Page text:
In this geometry lesson, we’ll derive the formula for the area of a parallelogram in two ways.

First, we will use what we have already done when we found the area of a trapezoid – because we can think of a parallelogram as a kind of a trapezoid in which both “bases” happen to be parallel, not just one pair.

Then we will derive the formula directly, using partitioning into shapes whose area we already know how to compute – rectangles and triangles.

## Problem

Find a formula for the area of a parallelogram using its height and side.

## Strategy

Certainly, one of the basic strategies in solving geometry problems, which actually saves a lot of work, is to rely on things we have already done and proven previously, and avoid having to redo everything from the starting point.

In this case, we note that when we derived the formula for the area of a trapezoid, the only property of the trapezoid we relied on was that it had one pair of opposite sides that were parallel to each other.

So, if we think of a parallelogram as a “special trapezoid”, in which the other pair of opposite sides is *also* parallel, but ignore those sides (because they were not actually used in deriving the formula), we can use the trapezoid formula: A_{Trapezoid}=(short base+long base)·height/2.

But in the case of a parallelogram, the “short base” and”long base” are actually the same size, and equal to the side of the parallelogram, l. Substituting l into the above formula we get A_{Parallelogram}=(l+l)·height/2= 2·l·height/2=l·height.

So we have an easy solution. But suppose we hadn’t already derived the trapezoid formula. We can derive the formula for the area of a parallelogram from scratch, following similar steps to what we did for a trapezoid: partition the parallelogram into simpler shapes that we already have the formula for (triangles and rectangles).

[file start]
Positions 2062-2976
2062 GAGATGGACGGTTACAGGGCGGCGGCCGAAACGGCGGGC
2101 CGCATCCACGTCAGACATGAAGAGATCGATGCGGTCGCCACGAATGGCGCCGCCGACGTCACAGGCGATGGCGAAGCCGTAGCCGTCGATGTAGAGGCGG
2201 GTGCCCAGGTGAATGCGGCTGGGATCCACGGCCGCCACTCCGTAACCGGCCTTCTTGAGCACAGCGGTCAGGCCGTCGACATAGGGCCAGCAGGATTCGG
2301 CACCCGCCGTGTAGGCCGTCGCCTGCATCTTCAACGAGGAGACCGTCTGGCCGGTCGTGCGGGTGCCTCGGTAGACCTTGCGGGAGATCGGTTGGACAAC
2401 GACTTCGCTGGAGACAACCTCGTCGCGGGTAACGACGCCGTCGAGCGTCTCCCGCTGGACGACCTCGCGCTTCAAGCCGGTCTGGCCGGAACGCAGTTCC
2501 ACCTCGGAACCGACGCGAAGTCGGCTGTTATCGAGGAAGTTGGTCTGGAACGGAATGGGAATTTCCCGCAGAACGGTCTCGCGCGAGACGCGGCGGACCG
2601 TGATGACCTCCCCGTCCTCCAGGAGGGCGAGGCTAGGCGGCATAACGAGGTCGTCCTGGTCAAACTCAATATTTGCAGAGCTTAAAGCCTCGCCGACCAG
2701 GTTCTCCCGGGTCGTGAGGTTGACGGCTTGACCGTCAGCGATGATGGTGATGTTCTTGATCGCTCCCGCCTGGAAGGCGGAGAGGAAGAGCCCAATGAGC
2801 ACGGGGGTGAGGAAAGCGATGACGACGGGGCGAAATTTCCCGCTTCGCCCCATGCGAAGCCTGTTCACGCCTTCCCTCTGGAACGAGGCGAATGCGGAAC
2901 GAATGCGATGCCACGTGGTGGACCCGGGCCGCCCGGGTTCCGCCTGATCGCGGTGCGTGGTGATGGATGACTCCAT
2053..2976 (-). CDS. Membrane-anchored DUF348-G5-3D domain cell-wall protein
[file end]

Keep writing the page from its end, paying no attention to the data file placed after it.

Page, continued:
How to partition? The hint is given in the problem statement which says to use the height of the parallelogram, so let’s construct that height, as in the sketch above. We will show that AFCE is a rectangle, and that the two triangles ΔAED and ΔCFB are congruent, find the areas of these three pieces, and add them up to get the area of the parallelogram.

## Solution

(1) AE ⊥ DC //Construction

(2) CF ⊥ AB //Construction

(3) m∠AEC=90° //(1), definition of perpendicular lines

(4) AF||EC //Given, ABCD is a parallelogram

(5) m∠AEC=90° //Consecutive interior angles are supplementary

(6) m∠CFB=90° //(2), definition of perpendicular lines

(7) AE||FC //Converse of the Corresponding Angles Theorem

(8) AFCE is a rectangle //(4), (7) – definition of a parallelogram, (5), (6) definition of rectangle

(9) AF=EC=b //Opposing sides of rectangle are equal

(7) AE=CF=h //Opposing sides of rectangle are equal

(8) A_{ABCD}=A_{AFCE}+A_{AED}+A_{BFC} //Area of parallelogram is sum of area of its parts

(9) A_{AFCE}=b·h

Now let’s calculate the area of the triangles:

(10) AE=CF=h //Opposing sides of rectangle are equal

(11) AD=BC //Given, Opposing sides of a parallelogram are equal

(12) m∠CFB=m∠AEC=90° //(1), (2) , Construction

(13) ∠CFB≅∠AEC //(12), defintion of congruent angles

(14) ΔAED ≅ ΔCFB //Hypotenuse-Leg

(15) A_{AED}=a·h/2

(16) A_{BFC}=a·h/2

(17) A_{ABCD}=b·h+a·h/2 + a·h/2=b·h+a·h= (a+b)·h = l·h